This thesis develops a new technique for estimating quasi-homogeneous and
quasi-stationary sea surface wave frequency-direction spectra using acoustic tomography.
The analysis of acoustic (mode and ray) phase and travel time perturbations
due to a rough sea surface is presented. Two canonical waveguides (ideal shallow
water and linear squared index of refraction) are used as examples for the mode
perturbation. The analysis is used to explain high mode coherence measured in
the FRAM N experiment. The forward problem of computing the acoustic phase
and travel time perturbation spectra given the surface wave spectrum is solved to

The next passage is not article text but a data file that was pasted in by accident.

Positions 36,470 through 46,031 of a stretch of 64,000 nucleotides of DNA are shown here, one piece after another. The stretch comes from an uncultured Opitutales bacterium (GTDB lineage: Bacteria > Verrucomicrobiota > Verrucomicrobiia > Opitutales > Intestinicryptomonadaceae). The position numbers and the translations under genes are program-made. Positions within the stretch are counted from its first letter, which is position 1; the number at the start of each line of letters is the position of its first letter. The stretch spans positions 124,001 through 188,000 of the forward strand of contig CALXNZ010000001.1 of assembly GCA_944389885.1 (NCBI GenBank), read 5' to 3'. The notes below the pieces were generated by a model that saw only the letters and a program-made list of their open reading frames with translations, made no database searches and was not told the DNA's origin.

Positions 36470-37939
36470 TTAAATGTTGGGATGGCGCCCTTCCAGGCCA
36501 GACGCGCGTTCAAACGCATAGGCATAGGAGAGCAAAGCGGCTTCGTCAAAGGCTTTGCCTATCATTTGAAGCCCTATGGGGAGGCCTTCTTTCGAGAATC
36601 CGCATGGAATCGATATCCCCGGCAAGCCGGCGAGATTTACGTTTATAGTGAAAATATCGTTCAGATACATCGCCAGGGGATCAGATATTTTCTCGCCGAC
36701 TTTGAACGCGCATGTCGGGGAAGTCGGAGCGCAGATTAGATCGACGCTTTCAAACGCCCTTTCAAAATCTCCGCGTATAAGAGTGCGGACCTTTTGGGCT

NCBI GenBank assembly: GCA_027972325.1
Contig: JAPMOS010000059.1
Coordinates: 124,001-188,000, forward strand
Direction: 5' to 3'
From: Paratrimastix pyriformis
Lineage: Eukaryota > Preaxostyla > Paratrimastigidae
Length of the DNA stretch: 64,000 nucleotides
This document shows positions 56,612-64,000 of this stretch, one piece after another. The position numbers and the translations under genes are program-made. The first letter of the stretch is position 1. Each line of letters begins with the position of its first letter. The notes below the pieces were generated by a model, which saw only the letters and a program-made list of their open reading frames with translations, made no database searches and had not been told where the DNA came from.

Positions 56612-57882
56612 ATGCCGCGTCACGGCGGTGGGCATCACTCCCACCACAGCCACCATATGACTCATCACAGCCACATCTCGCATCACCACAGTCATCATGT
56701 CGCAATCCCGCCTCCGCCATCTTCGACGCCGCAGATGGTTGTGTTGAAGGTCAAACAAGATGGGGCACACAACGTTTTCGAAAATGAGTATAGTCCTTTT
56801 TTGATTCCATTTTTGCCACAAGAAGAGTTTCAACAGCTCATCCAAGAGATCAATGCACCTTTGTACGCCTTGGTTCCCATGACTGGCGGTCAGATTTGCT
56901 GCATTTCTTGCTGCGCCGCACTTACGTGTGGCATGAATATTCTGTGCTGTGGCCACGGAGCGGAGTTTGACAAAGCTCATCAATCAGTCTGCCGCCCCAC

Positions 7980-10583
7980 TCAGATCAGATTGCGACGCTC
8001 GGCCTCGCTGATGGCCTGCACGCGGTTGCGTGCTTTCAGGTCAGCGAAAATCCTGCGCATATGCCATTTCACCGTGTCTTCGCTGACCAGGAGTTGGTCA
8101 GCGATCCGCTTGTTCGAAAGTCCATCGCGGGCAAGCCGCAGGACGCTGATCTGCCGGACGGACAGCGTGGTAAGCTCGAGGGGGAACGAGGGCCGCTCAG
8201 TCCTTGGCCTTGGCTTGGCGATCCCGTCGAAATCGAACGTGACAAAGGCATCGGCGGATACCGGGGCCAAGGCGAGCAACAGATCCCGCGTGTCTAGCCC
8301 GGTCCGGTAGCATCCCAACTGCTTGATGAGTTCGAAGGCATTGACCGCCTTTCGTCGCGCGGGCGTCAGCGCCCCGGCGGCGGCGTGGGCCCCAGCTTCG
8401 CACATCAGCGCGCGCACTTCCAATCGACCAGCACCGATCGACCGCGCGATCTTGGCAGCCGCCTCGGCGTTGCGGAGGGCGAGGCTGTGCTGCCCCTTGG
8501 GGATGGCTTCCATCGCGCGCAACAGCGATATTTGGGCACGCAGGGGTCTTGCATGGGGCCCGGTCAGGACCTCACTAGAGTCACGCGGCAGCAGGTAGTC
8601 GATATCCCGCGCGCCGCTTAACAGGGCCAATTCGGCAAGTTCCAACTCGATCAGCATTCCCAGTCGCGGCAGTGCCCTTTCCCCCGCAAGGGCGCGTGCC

first order. An application of the technique to ray phase data taken during the
MIZEX '84 experiment is shown. The inverse problems for the homogeneous and
quasi-homogel1eous frequency-direction spectrum are introduced. The theory is applied
to synthetic data which simulate a fetch-dependent sea. The estimates made
agree well with the "actual" (synthetic data) spectrum. The effect of noise in the
travel time estimates is studied. The sensitivity of the technique. to the number
of rays used in the inversion is investigated and the resolution and variance of the
inverse method are addressed.